In 1971 the UK government passed the Internment Act which allowed prisoners to be held for up to a year without charge, lawyer or trial. From 1972 Northern Ireland was placed directly under the government of London. Since then, the IRA has also carried out attacks on targets in Great Britain and on British facilities on the European continent. On January 30th, 1972 “Bloody Sunday” took place in Derry, when British paratroopers shot 14 unarmed civil rights activists in a demonstration. This was followed by bombings and other attacks, retaliatory measures, demonstrations, street battles and executions for 30 years. 1980 Bobby Sands and nine of his colleagues died as a result of a hunger strike that was carried out in order to obtain recognition as political prisoners (the British government has always classified such prisoners as criminals). During his strike, Sands was elected to the British Parliament by the people. After his death, the Sinn Féin achieved an overwhelming election success and its chairman Gerry Adams entered parliament in 1983. In 1994 the IRA issued a ceasefire declaration as a result of negotiations, which the Protestant militias also joined the following year. In 1998 the governments of Great Britain and Northern Ireland signed the so-called Good Friday Agreement together with the Northern Irish conflicting parties, the main content of which was the creation of a Northern Irish regional parliament, passed the disarmament of the paramilitary groups and the renunciation of Northern Irish territory by the Republic of Ireland and which was confirmed in separate referendums by the citizens of Ireland and Northern Ireland in the same year. At the same time the British government abolished the internment law and ended its direct rule over Northern Ireland the following year. However, she took the terrorist attacks of September 2001 as an opportunity to reintroduce the Internment Act. In October 2002, London again took over direct government power, as Unionists and Sinn Féin failed to form a joint government. The parliamentary elections in November 2003 were won by the Protestant DUP, headed by Paisley, while the radical forces on both sides were growing stronger. The next parliamentary election, Another attempt to form an independent government was planned for March 7, 2007. The point of contention was, among other things, the previous non-recognition of the Northern Irish police by the Sinn Féin, as they are predominantly made up of Protestants. but on July 31, 2007 the British Army withdrew from Northern Ireland. From then on, the Northern Ireland Police assumed responsibility for the country’s internal security.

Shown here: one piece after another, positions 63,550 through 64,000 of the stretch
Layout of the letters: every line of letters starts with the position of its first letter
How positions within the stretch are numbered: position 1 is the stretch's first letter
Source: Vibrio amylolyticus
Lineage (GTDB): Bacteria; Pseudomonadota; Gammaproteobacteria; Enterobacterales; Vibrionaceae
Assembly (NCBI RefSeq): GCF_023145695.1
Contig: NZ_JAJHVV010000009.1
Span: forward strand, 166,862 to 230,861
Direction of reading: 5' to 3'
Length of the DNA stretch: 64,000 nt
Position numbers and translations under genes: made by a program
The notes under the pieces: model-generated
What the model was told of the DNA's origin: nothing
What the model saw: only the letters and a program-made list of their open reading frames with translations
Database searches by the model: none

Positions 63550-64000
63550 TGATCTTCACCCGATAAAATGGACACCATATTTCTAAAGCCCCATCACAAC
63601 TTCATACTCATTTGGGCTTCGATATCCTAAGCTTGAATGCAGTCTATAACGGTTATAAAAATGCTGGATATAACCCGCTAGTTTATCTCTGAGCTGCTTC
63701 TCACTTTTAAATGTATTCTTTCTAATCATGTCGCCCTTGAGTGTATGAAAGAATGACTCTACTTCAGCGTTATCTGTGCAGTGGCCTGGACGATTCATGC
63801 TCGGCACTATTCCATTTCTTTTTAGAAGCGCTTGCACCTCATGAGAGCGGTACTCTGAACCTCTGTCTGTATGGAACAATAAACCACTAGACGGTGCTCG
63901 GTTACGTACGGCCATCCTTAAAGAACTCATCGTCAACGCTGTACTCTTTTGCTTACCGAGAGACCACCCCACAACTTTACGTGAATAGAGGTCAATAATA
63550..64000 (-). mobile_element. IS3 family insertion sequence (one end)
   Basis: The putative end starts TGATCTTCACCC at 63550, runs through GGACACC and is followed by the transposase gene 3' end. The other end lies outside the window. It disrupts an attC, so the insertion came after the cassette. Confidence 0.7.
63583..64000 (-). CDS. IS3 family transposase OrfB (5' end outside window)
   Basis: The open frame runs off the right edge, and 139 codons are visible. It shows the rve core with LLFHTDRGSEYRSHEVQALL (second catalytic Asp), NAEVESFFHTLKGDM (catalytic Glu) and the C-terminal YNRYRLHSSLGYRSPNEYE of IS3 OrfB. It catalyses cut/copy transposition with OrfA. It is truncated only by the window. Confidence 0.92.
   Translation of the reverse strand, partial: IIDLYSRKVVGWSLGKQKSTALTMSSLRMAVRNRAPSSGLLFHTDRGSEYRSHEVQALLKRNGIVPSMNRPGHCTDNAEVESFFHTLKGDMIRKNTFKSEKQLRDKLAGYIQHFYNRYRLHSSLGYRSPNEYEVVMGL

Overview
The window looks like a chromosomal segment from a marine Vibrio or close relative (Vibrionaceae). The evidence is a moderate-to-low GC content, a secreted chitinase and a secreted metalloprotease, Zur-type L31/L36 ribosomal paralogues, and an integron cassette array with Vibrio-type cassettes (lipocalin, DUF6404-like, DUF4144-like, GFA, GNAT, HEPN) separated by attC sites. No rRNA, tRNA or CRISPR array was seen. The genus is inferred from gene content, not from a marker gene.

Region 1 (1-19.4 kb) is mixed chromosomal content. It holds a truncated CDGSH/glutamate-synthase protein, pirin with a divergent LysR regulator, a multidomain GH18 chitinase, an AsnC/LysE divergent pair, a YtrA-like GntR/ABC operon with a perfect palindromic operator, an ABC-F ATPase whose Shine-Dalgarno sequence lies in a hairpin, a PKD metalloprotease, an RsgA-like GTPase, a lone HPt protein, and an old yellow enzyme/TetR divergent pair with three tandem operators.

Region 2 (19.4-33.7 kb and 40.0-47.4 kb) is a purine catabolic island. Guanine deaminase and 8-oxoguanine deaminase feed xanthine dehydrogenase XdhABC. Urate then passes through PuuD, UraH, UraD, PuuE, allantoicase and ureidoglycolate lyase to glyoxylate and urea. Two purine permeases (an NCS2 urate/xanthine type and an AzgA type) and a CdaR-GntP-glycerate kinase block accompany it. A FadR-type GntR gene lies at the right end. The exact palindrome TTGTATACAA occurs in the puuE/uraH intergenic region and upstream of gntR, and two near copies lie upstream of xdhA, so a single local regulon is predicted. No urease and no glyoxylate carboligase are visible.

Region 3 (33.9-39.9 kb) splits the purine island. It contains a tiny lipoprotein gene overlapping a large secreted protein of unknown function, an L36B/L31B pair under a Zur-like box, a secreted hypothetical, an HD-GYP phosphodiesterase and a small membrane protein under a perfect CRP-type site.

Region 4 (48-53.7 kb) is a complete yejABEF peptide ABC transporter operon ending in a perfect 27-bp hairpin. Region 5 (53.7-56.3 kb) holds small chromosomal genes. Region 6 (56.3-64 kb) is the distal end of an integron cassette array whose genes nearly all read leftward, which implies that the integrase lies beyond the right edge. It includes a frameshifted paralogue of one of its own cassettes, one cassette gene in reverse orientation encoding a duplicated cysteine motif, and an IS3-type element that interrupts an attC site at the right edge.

The election resulted in the following result:
- Democratic Unionist Party (DUP, pro British and Protestant): 30.1%
- Sinn Fein (Catholic): 26.2%
- Social Democratic and Labor Party (SDLP, Catholic): 15.2%
- Ulster Unionist Party (UUP, Catholic): 14.9%